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Amgen cancels study on pancreatic cancer drug

Results for the pancreatic cancer drug seem hopeless

Amgen, a drug company, stopped studies of a pancreatic cancer drug just shy of the study’s end due to results that did not live up to expected standards.

The drug was not found to affect patients’ longevity, and the study was stopped during the final step of the human trial process. 

According to Bloomberg.com, the addition of ganitumab to the pancreatic cancer drug, gemcitabine, is meant to target the type 1 insulin growth factor receptor. The other name of the pancreatic cancer drug is AMG 479.

The main goal of this ingredient in the pancreatic cancer drug is to regulate cell growth.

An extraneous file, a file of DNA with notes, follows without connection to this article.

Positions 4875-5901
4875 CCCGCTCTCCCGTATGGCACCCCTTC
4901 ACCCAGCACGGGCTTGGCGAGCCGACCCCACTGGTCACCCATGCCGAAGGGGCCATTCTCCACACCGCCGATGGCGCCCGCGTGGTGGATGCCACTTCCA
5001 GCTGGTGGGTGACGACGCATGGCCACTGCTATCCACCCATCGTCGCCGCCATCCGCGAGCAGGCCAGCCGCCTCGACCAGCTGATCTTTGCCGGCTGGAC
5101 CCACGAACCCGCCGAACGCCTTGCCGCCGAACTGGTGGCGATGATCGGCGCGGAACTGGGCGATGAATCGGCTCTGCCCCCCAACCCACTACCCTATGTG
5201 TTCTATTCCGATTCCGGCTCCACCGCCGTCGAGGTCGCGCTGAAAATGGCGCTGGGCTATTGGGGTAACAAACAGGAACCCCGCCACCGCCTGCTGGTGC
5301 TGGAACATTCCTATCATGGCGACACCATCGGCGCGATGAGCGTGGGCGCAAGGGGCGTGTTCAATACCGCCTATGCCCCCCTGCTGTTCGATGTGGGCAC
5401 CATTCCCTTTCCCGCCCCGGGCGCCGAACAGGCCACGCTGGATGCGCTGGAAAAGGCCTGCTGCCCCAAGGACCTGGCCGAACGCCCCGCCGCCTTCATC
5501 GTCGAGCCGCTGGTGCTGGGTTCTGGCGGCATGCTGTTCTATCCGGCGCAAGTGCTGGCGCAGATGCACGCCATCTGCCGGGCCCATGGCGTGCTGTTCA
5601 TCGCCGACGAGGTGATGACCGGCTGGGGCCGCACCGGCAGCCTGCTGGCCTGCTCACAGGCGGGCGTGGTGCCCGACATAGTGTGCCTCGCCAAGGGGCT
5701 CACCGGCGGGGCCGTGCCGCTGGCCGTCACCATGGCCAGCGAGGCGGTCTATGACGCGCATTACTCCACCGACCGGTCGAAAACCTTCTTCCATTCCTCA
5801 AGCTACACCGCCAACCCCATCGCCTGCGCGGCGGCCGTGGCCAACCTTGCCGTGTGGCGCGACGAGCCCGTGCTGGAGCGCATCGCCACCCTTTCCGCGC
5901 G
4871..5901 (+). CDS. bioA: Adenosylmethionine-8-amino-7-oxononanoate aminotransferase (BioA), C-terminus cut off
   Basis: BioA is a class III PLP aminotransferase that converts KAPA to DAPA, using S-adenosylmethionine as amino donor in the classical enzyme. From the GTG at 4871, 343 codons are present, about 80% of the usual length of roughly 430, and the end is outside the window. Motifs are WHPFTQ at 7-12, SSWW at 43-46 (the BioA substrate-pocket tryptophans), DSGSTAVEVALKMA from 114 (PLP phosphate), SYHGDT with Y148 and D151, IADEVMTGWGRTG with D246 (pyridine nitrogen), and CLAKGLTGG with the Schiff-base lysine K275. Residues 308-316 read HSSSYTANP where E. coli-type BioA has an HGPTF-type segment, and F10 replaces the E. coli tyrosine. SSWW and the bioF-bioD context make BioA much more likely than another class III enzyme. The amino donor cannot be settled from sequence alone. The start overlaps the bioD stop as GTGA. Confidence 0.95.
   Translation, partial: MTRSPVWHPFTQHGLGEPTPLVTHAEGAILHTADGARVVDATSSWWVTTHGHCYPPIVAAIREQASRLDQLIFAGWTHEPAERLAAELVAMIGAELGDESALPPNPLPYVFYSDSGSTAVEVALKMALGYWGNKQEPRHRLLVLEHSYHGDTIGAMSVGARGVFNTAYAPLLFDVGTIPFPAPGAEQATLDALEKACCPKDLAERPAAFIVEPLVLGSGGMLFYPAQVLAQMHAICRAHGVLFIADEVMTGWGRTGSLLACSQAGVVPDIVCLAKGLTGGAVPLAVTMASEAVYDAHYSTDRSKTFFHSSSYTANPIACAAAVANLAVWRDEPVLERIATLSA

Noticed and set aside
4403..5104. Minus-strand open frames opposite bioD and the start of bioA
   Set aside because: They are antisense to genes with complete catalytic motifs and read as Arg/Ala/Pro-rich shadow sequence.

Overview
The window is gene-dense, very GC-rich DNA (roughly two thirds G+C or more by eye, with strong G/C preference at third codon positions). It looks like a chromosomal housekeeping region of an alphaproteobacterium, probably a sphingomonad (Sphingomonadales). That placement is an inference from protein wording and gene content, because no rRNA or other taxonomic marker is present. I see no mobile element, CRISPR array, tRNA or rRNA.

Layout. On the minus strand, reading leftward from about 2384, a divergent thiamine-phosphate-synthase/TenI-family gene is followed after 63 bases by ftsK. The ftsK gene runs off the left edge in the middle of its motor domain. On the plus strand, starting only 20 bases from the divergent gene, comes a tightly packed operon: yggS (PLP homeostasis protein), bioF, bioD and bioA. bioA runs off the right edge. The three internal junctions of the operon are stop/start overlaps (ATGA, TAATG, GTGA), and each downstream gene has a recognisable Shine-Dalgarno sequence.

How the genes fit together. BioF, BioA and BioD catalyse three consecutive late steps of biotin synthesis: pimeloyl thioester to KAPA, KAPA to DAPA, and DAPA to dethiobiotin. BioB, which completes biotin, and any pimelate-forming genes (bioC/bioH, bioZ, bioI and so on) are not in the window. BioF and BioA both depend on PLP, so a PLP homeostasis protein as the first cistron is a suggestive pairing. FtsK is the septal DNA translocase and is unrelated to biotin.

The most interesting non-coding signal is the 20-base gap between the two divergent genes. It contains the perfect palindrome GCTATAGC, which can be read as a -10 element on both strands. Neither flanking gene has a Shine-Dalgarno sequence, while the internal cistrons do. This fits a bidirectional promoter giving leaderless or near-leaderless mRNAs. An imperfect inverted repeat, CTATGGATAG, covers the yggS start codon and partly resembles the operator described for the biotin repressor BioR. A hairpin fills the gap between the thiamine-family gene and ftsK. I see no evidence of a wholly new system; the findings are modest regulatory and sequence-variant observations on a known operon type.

Previous test trials for colorectal and small-cell lung cancer are currently being reviewed, as they too involved the pancreatic cancer drug.

Sean Harper, executive vice president of research and development at Amgen, said, “These disappointing results underscore the difficulty of treating pancreatic cancer, which remains a major unmet medical need.”

According to Reuters, while the pancreatic cancer drug showed no endangering results, the study did not predict any potential for success.

According to The Associated Press, the Amgen trading share fell from $81.37 to $81.09 for trade closing.
 

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